If there are actually more saved than lost people in All of history, either history is going to be a lot longer than we expect, or to date we Christians really have no idea what we are talking about.My response:
There's another possibility. I'm sure it will be controversial, but I'll throw it out there anyway. The reason there will be more saved than unsaved is that those who die in infancy are saved.Cent's response:
What follows is taken from a message I heard from Phil Johnson. He said that the reason he thinks there will be more people in heaven is because he thinks all infants who die are elect. I won't try to replicate all of the support he provides for his position (you can find that by pulling up his message from GraceLife at http://www.gracechurch.org/minis...p? ministry_id=9 ), but I would like to highlight a couple of points.
*Infants are not saved because they are innocent, because it's clear from Scripture that they aren't. But it is conceivable that they are saved by God's grace--just like all men are saved by God's grace.
*Infants may actually be spared by dying, because they don't have to come into a sin-cursed world and deal with sinning willfully themselves.
*Calvinism is superior to an Arminian understanding in this regard, because if a man must choose, how can any infants be saved.
*If this is so, why doesn't the Bible deal with this explicitly? This is a key point, and one on which many of my own doubts rested. But his answer to this question proved to be the lynchpin (in my mind) for the whole argument. It is both logical and Biblical. Knowing man's great propensity for evil, God chose purposely not to reveal this part of His plan, because humans would twist it into some sort of sick "sacrificial evangelism," where children would be killed precisely because they would go to heaven.
Now think about this for a minute. Haven't you heard this exact argument from some who are pro-abortion? If infants are automatically saved, why would we want to stop abortion? The answer is because it is an abomination to God and to His character, and He would never want to have something like this done in His name (I'm paraphrasing here, and Phil, please forgive me if I'm not as precise as I should be on this point).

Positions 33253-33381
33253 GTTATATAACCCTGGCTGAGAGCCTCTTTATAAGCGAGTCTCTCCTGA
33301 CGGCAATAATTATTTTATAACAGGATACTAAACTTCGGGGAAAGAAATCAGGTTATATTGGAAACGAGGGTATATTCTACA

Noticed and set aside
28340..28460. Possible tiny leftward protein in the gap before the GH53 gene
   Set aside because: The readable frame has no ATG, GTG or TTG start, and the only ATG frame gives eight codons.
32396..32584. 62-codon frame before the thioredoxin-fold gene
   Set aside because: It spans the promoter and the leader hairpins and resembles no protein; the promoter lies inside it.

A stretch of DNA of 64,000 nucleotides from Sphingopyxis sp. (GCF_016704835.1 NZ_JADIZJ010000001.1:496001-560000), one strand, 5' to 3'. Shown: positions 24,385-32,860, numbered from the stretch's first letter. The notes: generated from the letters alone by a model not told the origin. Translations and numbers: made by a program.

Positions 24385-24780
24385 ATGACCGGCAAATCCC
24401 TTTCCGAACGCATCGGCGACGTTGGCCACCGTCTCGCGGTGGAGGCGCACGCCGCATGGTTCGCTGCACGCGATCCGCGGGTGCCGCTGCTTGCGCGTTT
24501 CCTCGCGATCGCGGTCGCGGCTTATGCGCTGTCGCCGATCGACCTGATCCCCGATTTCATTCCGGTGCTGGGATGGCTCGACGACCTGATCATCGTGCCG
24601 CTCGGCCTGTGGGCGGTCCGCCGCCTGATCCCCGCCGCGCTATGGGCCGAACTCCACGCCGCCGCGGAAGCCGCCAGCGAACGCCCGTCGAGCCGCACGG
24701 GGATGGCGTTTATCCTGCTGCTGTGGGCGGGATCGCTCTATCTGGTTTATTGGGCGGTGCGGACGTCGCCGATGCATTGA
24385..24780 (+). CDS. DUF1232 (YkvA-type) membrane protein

Now I recognize that it's tricky to make an argument like this when the Bible is not explicit (which is why I'm glad I'm just picking up the threads of the tapestry woven by PJ). Is it possible this what's written above is incorrect--that God would choose to deal with infants in a different way? Absolutely!
But I ask you, as you read the Bible, and as you observe God's character--how He cares for the poor and the oppressed; how He cares for the helpless; how He cares for the honor of His name--what greater picture of a loving, gracious God could there be than to extend His grace to those little ones in a special way? I'm not trying to be pie-in-the-sky or borderline universalist here; I'm saying that infants are really a picture of all of us--we were all that helpless, and without God's intervention in our lives we would also be hopeless.
Is it reasonable to conclude that a God like that might have in His redemptive plan a part that would include these helpless ones? Does it take away from God to believe this? I don't think so--PRECISELY BECAUSE THEY ARE STILL SAVED BY GOD'S GRACE.
I hope to have 5 minutes to scrape together something about this before the weekend.
Now when he came back, he had decided to write the post linked above, and not to write about the subject, for the reasons he mentions (both in the post, and in the comments there). Unfortunately, even his non-post has generated loads of comments, which have required responses. And all because of me.
My original purpose was simply to present a possibility, not to argue dogmatically for a certain view (I might do that in the future, but not now). I presented some highlights of the argument that were most convincing to me, not the whole argument, all with the goal of simply saying it's possible that there are more saved people than lost people.
So Cent, I'm sorry, and to make it up to you, I'm putting this post up for all who might wish to discuss further. Come over to my blog--I am interested in discussing.